"Gentlemen of the jury, you remember that awful night of which so much has been said to-day, when the son got over the fence and stood face to face with the enemy and persecutor who had begotten him. I insist most emphatically it was not for money he ran to his father's house: the charge of robbery is an absurdity, as I proved before. And it was not to murder him he broke into the house, oh, no! If he had had that design he would, at least, have taken the precaution of arming himself beforehand. The brass pestle he caught up instinctively without knowing why he did it. Granted that he deceived his father by tapping at the window, granted that he made his way in- I've said already that I do not for a moment believe that legend, but let it be so, let us suppose it for a moment. Gentlemen, I swear to you by all that's holy, if it had not been his father, but an ordinary enemy, he would, after running through the rooms and satisfying himself that the woman was not there, have made off, post-haste, without doing any harm to his rival. He would have struck him, pushed him away perhaps, nothing more, for he had no thought and no time to spare for that. What he wanted to know was where she was. But his father, his father! The mere sight of the father who had hated him from his childhood, had been his enemy, his persecutor, and now his unnatural rival, was enough! A feeling of hatred came over him involuntarily, irresistibly, clouding his reason. It all surged up in one moment! It was an impulse of madness and insanity, but also an impulse of nature, irresistibly and unconsciously (like everything in nature) avenging the violation of its eternal laws.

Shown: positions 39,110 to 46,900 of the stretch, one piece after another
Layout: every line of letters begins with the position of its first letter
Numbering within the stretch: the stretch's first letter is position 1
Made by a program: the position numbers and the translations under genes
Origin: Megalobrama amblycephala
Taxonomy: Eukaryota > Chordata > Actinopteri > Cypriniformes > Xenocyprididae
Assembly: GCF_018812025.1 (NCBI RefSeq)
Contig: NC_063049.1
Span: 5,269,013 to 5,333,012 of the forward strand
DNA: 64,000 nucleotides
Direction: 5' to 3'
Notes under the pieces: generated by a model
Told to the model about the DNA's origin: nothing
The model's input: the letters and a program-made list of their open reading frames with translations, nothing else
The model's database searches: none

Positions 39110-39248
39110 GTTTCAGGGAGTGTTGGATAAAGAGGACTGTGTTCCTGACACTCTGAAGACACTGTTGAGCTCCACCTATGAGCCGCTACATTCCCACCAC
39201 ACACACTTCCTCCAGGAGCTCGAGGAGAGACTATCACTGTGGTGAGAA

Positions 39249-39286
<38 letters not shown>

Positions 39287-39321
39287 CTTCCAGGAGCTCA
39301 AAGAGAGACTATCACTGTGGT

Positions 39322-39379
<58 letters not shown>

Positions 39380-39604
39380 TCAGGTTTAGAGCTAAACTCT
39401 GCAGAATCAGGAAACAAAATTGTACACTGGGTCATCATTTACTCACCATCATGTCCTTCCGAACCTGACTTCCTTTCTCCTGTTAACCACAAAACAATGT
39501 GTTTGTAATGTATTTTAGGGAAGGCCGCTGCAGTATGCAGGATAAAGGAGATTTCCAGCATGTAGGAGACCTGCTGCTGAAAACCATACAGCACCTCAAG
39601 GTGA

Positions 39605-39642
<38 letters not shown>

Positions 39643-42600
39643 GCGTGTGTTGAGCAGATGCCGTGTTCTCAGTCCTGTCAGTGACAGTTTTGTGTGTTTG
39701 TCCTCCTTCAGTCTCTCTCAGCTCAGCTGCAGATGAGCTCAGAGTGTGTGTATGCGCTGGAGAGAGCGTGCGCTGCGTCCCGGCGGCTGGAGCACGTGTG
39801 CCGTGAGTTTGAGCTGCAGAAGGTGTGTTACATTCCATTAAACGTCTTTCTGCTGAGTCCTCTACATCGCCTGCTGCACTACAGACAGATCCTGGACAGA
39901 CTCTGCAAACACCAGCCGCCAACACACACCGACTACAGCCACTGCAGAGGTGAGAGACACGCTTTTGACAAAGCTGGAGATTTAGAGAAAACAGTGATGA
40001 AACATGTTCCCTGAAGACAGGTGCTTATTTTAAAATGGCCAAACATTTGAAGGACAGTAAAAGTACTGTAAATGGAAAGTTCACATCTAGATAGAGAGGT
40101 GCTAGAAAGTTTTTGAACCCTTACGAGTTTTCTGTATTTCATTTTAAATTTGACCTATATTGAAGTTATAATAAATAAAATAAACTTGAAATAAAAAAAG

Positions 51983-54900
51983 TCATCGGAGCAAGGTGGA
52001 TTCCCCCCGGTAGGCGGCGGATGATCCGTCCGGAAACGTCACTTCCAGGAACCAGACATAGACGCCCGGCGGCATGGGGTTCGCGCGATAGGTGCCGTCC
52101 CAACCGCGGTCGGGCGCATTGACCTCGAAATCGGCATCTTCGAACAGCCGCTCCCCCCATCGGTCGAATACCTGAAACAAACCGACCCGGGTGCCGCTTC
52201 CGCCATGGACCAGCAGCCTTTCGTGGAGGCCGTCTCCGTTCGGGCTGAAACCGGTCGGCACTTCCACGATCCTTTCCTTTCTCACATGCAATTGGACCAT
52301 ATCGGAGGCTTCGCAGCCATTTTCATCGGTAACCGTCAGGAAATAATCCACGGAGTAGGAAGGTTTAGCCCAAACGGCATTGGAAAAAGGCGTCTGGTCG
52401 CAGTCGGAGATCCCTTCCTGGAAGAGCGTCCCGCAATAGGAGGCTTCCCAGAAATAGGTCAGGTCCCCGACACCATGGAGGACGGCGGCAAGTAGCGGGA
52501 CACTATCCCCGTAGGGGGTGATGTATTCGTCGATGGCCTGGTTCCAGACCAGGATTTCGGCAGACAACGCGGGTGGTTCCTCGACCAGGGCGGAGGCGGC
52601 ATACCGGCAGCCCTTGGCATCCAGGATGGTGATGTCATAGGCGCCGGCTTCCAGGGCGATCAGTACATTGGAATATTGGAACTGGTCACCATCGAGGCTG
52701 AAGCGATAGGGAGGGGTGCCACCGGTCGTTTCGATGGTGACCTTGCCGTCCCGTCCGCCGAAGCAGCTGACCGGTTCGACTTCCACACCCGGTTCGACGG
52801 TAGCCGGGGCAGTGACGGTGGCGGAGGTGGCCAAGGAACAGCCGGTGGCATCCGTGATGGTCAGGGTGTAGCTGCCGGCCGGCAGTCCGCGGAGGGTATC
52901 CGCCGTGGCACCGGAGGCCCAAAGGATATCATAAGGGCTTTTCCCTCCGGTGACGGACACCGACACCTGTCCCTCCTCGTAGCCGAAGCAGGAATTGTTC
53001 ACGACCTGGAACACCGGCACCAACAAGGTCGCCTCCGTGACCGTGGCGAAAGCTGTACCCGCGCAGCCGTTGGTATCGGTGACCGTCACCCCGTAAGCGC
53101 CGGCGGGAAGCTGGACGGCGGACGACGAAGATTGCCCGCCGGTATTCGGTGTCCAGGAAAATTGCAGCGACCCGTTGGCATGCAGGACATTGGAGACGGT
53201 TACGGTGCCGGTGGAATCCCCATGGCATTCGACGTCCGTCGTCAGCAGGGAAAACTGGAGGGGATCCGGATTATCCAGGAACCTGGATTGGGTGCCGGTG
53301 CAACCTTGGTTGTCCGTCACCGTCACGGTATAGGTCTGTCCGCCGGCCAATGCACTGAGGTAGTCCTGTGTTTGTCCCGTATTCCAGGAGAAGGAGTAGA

"But the prisoner even then did not murder him- I maintain that, I cry that aloud!- no, he only brandished the pestle in a burst of indignant disgust, not meaning to kill him, not knowing that he would kill him. Had he not had this fatal pestle in his hand, he would have only knocked his father down perhaps, but would not have killed him. As he ran away, he did not know whether he had killed the old man. Such a murder is not a murder. Such a murder is not a parricide. No, the murder of such a father cannot be called parricide. Such a murder can only be reckoned parricide by prejudice.

"But I appeal to you again and again from the depths of my soul; did this murder actually take place? Gentlemen of the jury, if we convict and punish him, he will say to himself: 'These people have done nothing for my bringing up, for my education, nothing to improve my lot, nothing to make me better, nothing to make me a man. These people have not given me to eat and to drink, have not visited me in prison and nakedness, and here they have sent me to penal servitude. I am quits, I owe them nothing now, and owe no one anything for ever. They are wicked and I will be wicked. They are cruel and I will be cruel.' That is what he will say, gentlemen of the jury. And I swear, by finding him guilty you will only make it easier for him: you will ease his conscience, he will curse the blood he has shed and will not regret it. At the same time you will destroy in him the possibility of becoming a new man, for he will remain in his wickedness and blindness all his life.

"But do you want to punish him fearfully, terribly, with the most awful punishment that could be imagined, and at the same time to save him and regenerate his soul? If so, overwhelm him with your mercy! You will see, you will hear how he will tremble and be horror-struck. 'How can I endure this mercy? How can I endure so much love? Am I worthy of it?' That's what he will exclaim.